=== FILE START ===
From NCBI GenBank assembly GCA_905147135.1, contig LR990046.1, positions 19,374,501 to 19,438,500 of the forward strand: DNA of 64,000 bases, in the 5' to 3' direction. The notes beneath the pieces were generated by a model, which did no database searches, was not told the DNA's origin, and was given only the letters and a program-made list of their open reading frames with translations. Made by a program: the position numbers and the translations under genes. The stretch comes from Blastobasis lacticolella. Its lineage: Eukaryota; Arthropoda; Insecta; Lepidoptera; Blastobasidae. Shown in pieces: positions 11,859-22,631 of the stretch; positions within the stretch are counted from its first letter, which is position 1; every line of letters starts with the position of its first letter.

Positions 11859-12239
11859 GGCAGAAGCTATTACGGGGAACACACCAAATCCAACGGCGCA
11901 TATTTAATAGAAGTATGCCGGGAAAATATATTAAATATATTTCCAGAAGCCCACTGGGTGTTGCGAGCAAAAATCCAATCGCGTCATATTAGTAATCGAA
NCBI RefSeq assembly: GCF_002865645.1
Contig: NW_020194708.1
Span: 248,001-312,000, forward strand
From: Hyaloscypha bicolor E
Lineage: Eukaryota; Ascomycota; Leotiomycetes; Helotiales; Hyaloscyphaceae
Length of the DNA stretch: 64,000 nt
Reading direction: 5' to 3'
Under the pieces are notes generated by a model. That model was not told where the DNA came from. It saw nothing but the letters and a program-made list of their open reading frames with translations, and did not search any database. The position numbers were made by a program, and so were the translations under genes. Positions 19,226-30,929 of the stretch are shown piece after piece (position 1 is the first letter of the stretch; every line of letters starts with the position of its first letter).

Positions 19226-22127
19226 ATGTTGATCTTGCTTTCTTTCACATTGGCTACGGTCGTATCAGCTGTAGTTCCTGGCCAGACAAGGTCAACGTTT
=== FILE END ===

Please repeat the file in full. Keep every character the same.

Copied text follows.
From NCBI GenBank assembly GCA_905147135.1, contig LR990046.1, positions 19,374,501 to 19,438,500 of the forward strand: DNA of 64,000 bases, in the 5' to 3' direction. The notes beneath the pieces were generated by a model, which did no database searches, was not told the DNA's origin, and was given only the letters and a program-made list of their open reading frames with translations. Made by a program: the position numbers and the translations under genes. The stretch comes from Blastobasis lacticolella. Its lineage: Eukaryota; Arthropoda; Insecta; Lepidoptera; Blastobasidae. Shown in pieces: positions 11,859-22,631 of the stretch; positions within the stretch are counted from its first letter, which is position 1; every line of letters starts with the position of its first letter.

Positions 11859-12239
11859 GGCAGAAGCTATTACGGGGAACACACCAAATCCAACGGCGCA
11901 TATTTAATAGAAGTATGCCGGGAAAATATATTAAATATATTTCCAGAAGCCCACTGGGTGTTGCGAGCAAAAATCCAATCGCGTCATATTAGTAATCGAA
NCBI RefSeq assembly: GCF_002865645.1
Contig: NW_020194708.1
Span: 248,001-312,000, forward strand
From: Hyaloscypha bicolor E
Lineage: Eukaryota; Ascomycota; Leotiomycetes; Helotiales; Hyaloscyphaceae
Length of the DNA stretch: 64,000 nt
Reading direction: 5' to 3'
Under the pieces are notes generated by a model. That model was not told where the DNA came from. It saw nothing but the letters and a program-made list of their open reading frames with translations, and did not search any database. The position numbers were made by a program, and so were the translations under genes. Positions 19,226-30,929 of the stretch are shown piece after piece (position 1 is the first letter of the stretch; every line of letters starts with the position of its first letter).

Positions 19226-22127
19226 ATGTTGATCTTGCTTTCTTTCACATTGGCTACGGTCGTATCAGCTGTAGTTCCTGGCCAGACAAGGTCAACGTTT